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The New Currency of the Kingdom

While it may be true that you can't buy love, kids make a convincing
case that you can buy an insanely flattering facsimile: let's call it
buying brief bouts of obsequious adoration.

Or at least contented quiet.

Yes, finger foods are the new currency in this family, guaranteed to
capture her attention and turn her from beast to beauty.

Maddie's been going strong on finger foods for a couple weeks and it's
her new favorite hobby. Every meal I offer her must have the balanced
nutritional palate I've always done, but include enough finger foods to
satisfy her new independent streak. She'll oftentimes get only a few
bites into her bowls of fruit or veggies or meat before she starts
turning impatiently from side to side, gesturing imperiously at her tray
as if to say, "Woman! Why is my tray empty when my belly is full? Get
that spoon out of my face and bring me some CHEERIOS!"

Because if finger foods are the new coinage of this household, then
Cheerios are the gold dollar piece. I don't get the Cheerio thing; sure
they're a decent breakfast food, but this unrelenting devotion to
Cheerios by kids everywhere is frankly baffling to me. I always thought
somewhere in that smug spot all new-parents-to-be have, that I'd never
let my kids get hooked on Cheerios; it'd be nutritious snacks or nothing.

Yeah, I can hear you laughing. 

We started her on them as an easy and quick-dissolve finger food (see previous
), reasoning that we didn't have to keep giving them to
her once she got the hang of the eating thing. But we kept going,
because frankly she looked so cute pushing the little "O" into her mouth
with her careful pointer finger.

And now we can't stop.

She's definitely expanded her finger food repertoire; she really grooves
on the shredded mozzarella cheese, and teeny tiny diced bits of apple,
plum, mango, whatever, are usually eaten. I've found a great dried
fruit company
that freeze-dries fruit and veggies with
nothing else - no sulphur, oils, sugar, etc. The texture's closer to
dried cereal than cut-up fruit, but as we've seen from the Cheerios
that's not a bad thing. So Maddie eats the dried mango, dried peas, and
dried blueberries. Dried blueberries, by the way, are way easier to
clean up than fresh ones.

And I've been looking for opportunities to transition from special meals
for baby to whatever-adults-are-eating dinners. Last Friday I made
manicotti and realized that, with the exception of the tomato sauce,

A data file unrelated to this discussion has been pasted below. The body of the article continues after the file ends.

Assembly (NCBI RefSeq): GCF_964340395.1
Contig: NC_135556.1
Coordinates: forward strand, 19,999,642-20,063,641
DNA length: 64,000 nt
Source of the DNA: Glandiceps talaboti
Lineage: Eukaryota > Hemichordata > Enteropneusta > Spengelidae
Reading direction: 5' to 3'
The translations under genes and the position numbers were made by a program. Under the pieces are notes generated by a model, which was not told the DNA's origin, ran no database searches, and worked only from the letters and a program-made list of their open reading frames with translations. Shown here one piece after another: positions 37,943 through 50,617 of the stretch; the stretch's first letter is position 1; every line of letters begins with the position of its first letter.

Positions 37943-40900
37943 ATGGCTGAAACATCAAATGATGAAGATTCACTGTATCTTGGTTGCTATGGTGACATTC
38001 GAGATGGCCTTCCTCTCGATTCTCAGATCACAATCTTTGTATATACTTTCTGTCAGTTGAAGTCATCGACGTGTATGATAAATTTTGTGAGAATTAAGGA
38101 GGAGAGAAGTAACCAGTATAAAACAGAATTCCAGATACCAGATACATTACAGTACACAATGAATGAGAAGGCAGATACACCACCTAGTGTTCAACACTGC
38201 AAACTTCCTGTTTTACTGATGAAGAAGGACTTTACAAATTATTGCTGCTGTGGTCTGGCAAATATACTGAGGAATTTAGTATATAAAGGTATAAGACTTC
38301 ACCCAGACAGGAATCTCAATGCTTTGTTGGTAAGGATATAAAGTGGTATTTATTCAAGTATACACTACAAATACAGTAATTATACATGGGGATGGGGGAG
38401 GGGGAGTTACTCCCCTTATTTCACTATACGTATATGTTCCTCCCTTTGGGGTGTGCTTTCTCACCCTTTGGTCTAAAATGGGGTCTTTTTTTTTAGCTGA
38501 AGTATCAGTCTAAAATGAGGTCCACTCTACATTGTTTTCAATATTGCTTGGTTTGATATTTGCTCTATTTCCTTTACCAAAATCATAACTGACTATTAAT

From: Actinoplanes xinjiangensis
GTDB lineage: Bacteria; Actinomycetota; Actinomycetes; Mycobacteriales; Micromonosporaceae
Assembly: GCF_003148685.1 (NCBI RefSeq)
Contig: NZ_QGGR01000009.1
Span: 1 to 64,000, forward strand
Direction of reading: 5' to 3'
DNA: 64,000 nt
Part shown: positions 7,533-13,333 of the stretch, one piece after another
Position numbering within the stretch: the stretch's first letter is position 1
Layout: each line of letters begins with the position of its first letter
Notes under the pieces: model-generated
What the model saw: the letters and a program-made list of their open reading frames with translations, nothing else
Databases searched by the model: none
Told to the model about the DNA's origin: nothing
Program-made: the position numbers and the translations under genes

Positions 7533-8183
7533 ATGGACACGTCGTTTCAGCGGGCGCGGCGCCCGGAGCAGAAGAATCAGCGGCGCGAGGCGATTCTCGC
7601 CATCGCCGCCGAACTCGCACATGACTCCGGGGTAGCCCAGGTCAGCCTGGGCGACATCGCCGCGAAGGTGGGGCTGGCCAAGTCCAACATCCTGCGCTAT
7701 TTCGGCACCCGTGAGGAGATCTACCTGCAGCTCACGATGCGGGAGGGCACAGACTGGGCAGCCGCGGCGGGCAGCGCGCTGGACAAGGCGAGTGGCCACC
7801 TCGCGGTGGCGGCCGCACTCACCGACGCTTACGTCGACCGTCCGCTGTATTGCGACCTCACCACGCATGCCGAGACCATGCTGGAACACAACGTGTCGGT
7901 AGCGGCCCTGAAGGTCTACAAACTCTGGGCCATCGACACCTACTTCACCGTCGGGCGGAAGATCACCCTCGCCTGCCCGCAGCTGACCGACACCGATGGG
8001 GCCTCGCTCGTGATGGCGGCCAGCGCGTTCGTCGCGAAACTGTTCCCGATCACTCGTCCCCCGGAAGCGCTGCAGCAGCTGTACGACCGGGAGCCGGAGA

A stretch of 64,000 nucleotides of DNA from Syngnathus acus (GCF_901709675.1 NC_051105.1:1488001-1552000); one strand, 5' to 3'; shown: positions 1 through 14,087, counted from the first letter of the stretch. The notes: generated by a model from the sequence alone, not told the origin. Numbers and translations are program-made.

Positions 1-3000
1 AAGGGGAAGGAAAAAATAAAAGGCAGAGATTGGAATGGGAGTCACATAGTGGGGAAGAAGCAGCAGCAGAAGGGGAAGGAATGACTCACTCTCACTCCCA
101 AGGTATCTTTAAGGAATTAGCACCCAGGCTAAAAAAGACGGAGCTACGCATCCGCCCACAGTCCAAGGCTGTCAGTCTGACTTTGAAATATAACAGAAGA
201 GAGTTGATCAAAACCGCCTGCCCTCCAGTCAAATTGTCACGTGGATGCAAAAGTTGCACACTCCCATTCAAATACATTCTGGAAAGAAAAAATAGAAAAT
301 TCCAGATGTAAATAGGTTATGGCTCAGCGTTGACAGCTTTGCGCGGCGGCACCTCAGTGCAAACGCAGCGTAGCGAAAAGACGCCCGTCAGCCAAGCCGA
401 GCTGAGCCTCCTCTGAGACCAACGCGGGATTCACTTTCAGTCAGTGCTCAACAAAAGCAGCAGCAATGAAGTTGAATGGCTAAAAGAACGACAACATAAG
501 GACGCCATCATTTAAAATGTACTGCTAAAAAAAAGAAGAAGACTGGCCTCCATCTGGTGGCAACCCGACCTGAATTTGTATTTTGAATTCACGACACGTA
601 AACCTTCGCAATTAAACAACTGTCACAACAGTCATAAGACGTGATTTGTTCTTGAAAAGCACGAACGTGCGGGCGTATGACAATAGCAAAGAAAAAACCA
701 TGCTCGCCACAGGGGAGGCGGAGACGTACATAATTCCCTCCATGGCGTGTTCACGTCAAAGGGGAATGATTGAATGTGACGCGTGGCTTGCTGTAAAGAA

Maddie had eaten all of the individual ingredients! I excitedly scraped
off the tomato sauce (too much acid), tore up the noodle into tiny
pieces, and crumbled the filling of ricotta cheese, hamburger, and
spinach onto her tray. The results?

Ecstasy. Except for a side of pureed prunes, Maddie fed herself her
whole meal and she loved it. About halfway through she began leaning to
one side, lounging as if taking a break. As I made a move towards her
tray, she snapped up, giving me a distinct "Hands off!" look. She loves
the independence, I think, the modicum of control over her immediate

So every meal now has a large portion of finger foods included, though I
have to offer them second or she'll never eat anything else. Just
tonight I had her bowls of carrots and beef, prunes, and broccoli neatly
lined up for her dinner. We started in on the carrots and beef and got
no further than two bites before she dissolved in wails. Nothing in
front of her tempted her until, frantic, I grabbed the tub of ricotta
cheese out of the fridge and put a blob in front of her. As soon as she
could feed herself, she calmed down and settled in to eat. I ran back to
the fridge for more finger foods and ended up slipping the beef, prunes
and broccoli spoonfuls in between her handfuls of cheese and avocado.
Twenty minutes later, I was exhausted, but Maddie was full and contented.

The trick with this, though, is to save a little something for the end.
If you wait until baby's completely full to get up and walk away, say
into the kitchen for cleanup or to eat your own dinner, you're dead.
It's a common rookie mistake. You have to have that little bit saved,
that dessert so to speak, to cover your transition (read - Mommyless)

And for dessert? What else. The gold dollar coin.

I need to go by the bank -er- grocery store tomorrow, though. We're
almost out of Cheerios.


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